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US-Africa summit highlights geopolitical rivalries

The US-Africa summit has more to it than the lofty ideals about lifting the continent out of poverty, hunger, climate…

The US-Africa summit has more to it than the lofty ideals about lifting the continent out of poverty, hunger, climate change, and other iniquities, observers say.The biggest gathering in the US capital since the outbreak of COVID-19 saw the presence of 49 African leaders, including from the African Union (AU). 

The three-day summit which started on Tuesday is also expected to discuss security, employment, trade and investment on the continent.

The US has pledged $55 billion to Africa in the next three years as part of efforts to implement the new US-Africa policies. 

Moreover, America, under the administration of President Joe Biden, wants to build up trust with the continent.

The US National Security Adviser Jake Sullivan said at the summit that Africa has become very important geopolitical player that has the potential to help shape the future of world politics and economy. 

However, some political analysts say the US is more concerned about the growing power and influence of China and Russia in a continent which has not shied away from doing business with these emerging world powers. 

Many say the United States is desperately trying to play catch up at a time when the influence of the Chinese in Africa is unprecedented.

While Washington’s foreign policy had tended to shrink from the chance of opening up more and more to the continent, its influence has been on the wane thanks in large part to a parallel narrative about China’s mounting interest in Africa.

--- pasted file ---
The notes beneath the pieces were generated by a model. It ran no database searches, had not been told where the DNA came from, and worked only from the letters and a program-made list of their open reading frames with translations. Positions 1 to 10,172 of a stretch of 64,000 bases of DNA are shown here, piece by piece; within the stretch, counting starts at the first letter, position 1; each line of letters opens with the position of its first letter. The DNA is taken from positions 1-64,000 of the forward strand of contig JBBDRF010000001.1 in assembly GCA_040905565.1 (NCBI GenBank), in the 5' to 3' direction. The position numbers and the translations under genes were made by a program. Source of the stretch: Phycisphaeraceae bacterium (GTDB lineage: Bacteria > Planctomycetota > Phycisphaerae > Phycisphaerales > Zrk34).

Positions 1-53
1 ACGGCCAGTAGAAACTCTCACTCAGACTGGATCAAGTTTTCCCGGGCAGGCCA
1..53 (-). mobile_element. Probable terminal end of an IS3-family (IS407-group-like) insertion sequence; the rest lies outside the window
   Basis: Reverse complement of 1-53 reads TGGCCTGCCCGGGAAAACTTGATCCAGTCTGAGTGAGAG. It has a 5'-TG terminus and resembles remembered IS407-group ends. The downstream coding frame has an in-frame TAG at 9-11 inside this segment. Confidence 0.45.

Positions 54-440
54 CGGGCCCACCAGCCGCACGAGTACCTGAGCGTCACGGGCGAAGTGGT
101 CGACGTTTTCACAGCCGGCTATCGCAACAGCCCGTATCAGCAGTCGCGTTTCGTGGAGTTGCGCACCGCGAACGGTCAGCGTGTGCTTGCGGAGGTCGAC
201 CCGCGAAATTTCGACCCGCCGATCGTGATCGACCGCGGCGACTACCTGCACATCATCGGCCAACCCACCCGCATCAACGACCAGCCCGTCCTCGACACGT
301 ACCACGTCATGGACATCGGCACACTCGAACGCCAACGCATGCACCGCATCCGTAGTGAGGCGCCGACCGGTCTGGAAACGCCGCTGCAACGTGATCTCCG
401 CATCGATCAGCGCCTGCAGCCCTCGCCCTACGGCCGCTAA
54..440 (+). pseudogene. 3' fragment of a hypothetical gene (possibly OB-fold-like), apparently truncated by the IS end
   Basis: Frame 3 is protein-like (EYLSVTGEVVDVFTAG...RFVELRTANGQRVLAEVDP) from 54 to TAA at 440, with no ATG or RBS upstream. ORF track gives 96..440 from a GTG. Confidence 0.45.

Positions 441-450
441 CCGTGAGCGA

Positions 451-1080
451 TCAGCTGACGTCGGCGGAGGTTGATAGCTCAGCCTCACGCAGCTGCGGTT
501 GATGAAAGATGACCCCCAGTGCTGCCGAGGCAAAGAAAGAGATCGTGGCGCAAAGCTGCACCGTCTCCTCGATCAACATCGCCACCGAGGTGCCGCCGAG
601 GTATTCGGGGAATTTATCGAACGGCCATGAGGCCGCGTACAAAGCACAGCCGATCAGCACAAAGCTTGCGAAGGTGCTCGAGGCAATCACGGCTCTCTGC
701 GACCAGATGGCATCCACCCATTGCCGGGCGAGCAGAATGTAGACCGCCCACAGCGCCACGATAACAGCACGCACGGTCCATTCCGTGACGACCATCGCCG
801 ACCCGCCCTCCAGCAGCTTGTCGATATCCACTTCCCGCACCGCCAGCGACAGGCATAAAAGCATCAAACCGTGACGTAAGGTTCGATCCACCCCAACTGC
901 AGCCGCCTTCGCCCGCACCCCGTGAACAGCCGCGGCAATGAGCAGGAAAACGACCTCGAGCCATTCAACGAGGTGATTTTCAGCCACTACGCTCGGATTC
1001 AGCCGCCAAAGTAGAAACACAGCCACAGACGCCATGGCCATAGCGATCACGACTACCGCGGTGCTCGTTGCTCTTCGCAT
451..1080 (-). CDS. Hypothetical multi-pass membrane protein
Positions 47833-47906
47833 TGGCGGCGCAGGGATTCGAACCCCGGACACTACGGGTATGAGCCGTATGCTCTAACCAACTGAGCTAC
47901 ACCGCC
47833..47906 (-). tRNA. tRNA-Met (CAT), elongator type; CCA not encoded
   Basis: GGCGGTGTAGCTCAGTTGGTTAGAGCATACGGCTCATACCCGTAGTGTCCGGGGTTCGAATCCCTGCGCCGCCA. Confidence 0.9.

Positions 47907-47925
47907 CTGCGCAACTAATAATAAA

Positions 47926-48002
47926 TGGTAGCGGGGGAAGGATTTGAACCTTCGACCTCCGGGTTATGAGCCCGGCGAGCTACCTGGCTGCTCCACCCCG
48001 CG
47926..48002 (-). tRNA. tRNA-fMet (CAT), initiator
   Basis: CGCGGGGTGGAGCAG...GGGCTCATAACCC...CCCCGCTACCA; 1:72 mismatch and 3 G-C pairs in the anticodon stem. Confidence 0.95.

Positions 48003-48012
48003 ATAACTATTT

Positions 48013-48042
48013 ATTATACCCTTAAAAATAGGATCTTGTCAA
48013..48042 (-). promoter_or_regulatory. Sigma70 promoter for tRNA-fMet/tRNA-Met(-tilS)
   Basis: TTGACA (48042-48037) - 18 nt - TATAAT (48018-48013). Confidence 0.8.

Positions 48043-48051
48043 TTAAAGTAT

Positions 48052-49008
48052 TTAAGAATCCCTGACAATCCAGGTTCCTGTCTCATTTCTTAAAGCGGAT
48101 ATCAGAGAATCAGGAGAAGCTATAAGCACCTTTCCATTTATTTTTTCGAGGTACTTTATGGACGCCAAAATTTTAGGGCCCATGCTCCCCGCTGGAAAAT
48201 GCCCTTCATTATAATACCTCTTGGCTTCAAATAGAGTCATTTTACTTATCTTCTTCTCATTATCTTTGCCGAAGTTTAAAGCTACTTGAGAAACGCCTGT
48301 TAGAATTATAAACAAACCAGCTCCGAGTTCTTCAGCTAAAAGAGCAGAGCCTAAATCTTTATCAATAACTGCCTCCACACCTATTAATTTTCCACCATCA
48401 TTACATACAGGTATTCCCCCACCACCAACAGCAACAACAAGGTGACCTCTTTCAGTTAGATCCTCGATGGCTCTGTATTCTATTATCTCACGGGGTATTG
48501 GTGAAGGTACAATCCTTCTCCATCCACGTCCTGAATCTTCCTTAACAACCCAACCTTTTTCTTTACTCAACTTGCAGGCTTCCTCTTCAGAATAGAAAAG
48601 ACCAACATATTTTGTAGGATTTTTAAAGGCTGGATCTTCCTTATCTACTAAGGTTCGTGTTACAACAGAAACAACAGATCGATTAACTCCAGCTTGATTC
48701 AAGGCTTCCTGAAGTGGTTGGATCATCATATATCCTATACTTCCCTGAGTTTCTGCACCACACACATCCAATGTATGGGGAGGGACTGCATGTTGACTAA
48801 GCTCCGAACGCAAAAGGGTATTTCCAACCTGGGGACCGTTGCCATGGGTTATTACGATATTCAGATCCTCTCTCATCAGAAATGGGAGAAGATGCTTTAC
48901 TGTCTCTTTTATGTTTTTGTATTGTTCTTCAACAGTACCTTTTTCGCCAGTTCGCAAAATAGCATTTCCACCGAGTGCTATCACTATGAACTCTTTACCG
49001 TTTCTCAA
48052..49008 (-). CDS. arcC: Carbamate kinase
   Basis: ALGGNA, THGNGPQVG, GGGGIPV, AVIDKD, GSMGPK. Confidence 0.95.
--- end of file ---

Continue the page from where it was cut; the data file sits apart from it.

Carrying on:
These contrasting stories are epitomized by the fact that Chinese investment in Africa has far outstripped that of the United States in the last decade. 

The  heavy Chinese presence in Africa could be seen and felt in the mammoth infrastructure projects that yield roads, railways, dams, bridges, schools, hospitals – costing hundreds of billions of dollars in serviceable loans.

Trade between Africa and the world’s second largest economy rose to a record high in 2021, increasing by 35 percent or $254 billion. 

A resurgent Russia is also not too far behind China in its diplomatic offensive on the continent which like in the days of the Cold War is winning African hearts and minds thanks to its policy of non-interference in the internal affairs of countries. 

The fact that more African countries are unwilling to criticize Moscow over the war in Ukraine points to a growing common understanding with Africa.

Keen not to be left out of this modern day scramble for Africa, Washington has been prompted to rethink its strategy on the continent. 

Jake Sullivan said the new US-Africa polities are geared towards increasing African voices in international fora around the world issues such as “global economy, democracy and governance, climate change, health, and security.”

Africa has always tried to find a voice on the international stage, especially at the United Nations. 

The continent has campaigned very hard for a permanent seat at the UN Security Council, something Sullivan said the US was going to support.

The COVID-19 global pandemic has exacerbated insecurity, poverty and inequality, especially when most economies in Africa have run out of capacity, resulting in high inflation, low productivity, weak currency and high interest rates.

The continent has been promoting intra-Africa trade to boost their economies and minimize the cost and impact of shocks such as COVID-19. 

Last week, eight African countries, Ghana, Kenya, Rwanda, Tanzania, Egypt, Mauritius, Cameroon and Tunisia agreed to start trading under the African Continental Free Trade Area (AfCFTA), a project expected to lift millions of Africans out of poverty.

Any new US-Africa strategy will have to consider helping this iniative to flourish and sustain intra-African trade.

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